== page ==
Cloning human genes into livestock

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In case you missed it:

For those interested in experiments in the implantation of human genes into cows and pigs, see today's NYTimes at the link below. Apparently the idea is to introduce elements into these animals that are needed by people either in their foods or for transplant organs.

http://www.nytimes.com/2002/07/23/opinion/23KRIS.html
 

phatch

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I think the goal is laudable. Similar things have been done in medicine to cause bacteria to produce medical chemicals without outcry.

I don't view the human or other mammal's genome as sacrosant. The principle is the same as the medicine above.

As far as enviro or health risks go, this is much safer than the other transgenic pursuits. Cows are totally domestic and don't have any wild populations to interfere with. Breeding doesn't happen through the air as with plants so it's not going to spread out of control, even in testing. Nor would the resulting items be genetically dangerous to humans, as is feared with the other concepts.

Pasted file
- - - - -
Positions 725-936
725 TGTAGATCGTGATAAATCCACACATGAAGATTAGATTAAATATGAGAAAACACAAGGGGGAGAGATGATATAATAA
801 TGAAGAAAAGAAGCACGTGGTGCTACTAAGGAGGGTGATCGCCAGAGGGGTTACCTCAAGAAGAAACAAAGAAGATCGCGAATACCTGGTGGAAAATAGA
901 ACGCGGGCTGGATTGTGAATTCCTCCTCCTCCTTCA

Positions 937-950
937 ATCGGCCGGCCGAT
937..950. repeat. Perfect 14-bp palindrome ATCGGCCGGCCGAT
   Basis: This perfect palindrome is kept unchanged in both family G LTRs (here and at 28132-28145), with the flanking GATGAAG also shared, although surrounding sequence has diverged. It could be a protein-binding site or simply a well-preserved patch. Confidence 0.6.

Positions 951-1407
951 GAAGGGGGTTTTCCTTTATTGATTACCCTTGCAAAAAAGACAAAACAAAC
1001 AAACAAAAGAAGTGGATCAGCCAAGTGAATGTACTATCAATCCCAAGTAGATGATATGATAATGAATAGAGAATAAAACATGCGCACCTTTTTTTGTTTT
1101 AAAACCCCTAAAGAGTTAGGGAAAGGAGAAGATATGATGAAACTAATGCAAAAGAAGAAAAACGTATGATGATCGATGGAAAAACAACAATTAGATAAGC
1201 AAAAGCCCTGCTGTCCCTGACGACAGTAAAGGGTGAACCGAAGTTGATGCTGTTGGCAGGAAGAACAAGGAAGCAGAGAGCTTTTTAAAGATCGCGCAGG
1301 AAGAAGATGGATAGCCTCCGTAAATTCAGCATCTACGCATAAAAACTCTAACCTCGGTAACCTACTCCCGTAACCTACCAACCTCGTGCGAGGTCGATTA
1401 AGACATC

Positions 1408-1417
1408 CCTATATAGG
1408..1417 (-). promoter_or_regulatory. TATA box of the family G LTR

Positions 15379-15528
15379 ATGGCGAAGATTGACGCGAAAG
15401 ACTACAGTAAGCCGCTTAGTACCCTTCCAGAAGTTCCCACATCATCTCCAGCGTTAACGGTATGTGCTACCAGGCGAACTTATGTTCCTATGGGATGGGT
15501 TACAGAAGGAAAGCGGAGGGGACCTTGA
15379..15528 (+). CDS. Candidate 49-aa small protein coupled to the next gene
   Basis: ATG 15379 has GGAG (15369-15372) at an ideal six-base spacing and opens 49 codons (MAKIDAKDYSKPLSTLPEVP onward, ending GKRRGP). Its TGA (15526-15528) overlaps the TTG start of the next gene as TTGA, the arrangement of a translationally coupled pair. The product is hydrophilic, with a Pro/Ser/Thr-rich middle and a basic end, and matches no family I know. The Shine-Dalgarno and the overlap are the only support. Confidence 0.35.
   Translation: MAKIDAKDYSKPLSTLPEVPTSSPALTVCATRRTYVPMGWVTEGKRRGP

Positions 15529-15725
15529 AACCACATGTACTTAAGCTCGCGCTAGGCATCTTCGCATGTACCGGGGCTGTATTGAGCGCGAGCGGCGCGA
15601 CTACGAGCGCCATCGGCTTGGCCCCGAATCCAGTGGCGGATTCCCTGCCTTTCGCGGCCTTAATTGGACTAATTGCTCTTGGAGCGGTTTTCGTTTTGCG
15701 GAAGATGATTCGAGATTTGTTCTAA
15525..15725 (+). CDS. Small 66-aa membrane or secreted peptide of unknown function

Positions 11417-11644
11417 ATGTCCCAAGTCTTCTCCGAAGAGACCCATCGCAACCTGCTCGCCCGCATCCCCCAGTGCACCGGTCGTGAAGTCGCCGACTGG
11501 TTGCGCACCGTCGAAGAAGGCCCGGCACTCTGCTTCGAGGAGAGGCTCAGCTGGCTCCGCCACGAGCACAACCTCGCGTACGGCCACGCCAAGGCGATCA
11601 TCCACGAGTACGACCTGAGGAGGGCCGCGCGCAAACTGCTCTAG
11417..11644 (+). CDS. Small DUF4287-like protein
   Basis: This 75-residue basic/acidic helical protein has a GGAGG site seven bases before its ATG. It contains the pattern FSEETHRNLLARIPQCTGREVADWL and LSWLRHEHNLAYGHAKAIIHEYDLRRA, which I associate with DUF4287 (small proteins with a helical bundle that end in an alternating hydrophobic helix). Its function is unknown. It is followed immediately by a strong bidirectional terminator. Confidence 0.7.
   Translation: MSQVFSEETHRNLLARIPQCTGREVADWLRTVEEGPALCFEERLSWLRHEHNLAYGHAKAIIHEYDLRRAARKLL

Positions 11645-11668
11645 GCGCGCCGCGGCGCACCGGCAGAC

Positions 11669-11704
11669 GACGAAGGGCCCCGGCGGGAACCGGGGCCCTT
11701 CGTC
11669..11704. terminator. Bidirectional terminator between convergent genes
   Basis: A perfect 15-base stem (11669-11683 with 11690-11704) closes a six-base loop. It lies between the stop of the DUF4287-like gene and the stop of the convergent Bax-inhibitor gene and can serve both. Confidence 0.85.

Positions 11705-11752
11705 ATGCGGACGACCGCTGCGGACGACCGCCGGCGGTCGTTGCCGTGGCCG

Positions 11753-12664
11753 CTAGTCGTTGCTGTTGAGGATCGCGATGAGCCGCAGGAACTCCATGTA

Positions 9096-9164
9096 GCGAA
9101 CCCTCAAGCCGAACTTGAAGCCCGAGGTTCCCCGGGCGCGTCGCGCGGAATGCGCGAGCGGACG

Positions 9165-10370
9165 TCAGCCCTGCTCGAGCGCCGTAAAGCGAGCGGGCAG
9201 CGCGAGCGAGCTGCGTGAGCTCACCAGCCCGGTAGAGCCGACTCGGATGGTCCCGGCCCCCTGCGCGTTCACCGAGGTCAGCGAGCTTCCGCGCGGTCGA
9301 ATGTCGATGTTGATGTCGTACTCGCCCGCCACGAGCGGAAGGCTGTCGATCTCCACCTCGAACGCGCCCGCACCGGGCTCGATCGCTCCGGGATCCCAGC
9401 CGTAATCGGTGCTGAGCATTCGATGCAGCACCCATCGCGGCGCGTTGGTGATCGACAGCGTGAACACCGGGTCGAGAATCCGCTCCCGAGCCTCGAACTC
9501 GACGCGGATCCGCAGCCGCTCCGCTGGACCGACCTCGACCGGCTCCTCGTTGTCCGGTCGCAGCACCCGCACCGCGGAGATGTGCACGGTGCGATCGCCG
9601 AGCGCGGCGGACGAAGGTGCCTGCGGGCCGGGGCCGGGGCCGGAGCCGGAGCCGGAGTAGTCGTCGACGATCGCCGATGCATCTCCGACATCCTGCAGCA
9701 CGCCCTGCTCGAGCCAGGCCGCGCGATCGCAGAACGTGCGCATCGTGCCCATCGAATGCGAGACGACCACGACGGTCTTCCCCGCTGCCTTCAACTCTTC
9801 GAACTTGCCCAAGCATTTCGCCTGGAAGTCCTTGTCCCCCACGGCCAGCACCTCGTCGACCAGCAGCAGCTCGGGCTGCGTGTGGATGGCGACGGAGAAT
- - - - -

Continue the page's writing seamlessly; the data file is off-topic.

Pigs are already the best donors to humans for temporary skin and cardio studies/material. Improvement would be a good thing.

Of course, it should be an individual's choice to consume these items in food or medicine. Disclosure is a good thing.

Phil
 
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Um...
for medical uses? Maybe...

For FOOD? NO!

Cows eating cows make sick cows that make sick people.

Cows eating people make what kind of food?
Skin transplants and tendon replacements are one thing but some animals were not made to eat animals.

Jon
 

phatch

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I didn't read the actual article as I don't have a NYT account, nor do I want one.

But to my knowledge, no one is talking about the cows eating humans. That's not how genes work.

Phil
 

phatch

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Yes, that's true. We already eat genes in everything else we consume. I suppose some might object to it as cannibalism in the same way they object to blood transfusions. As I said earlier, they don't have to eat it. Or accept it as medicine. Disclosure and choice is a good thing.

Phil
 
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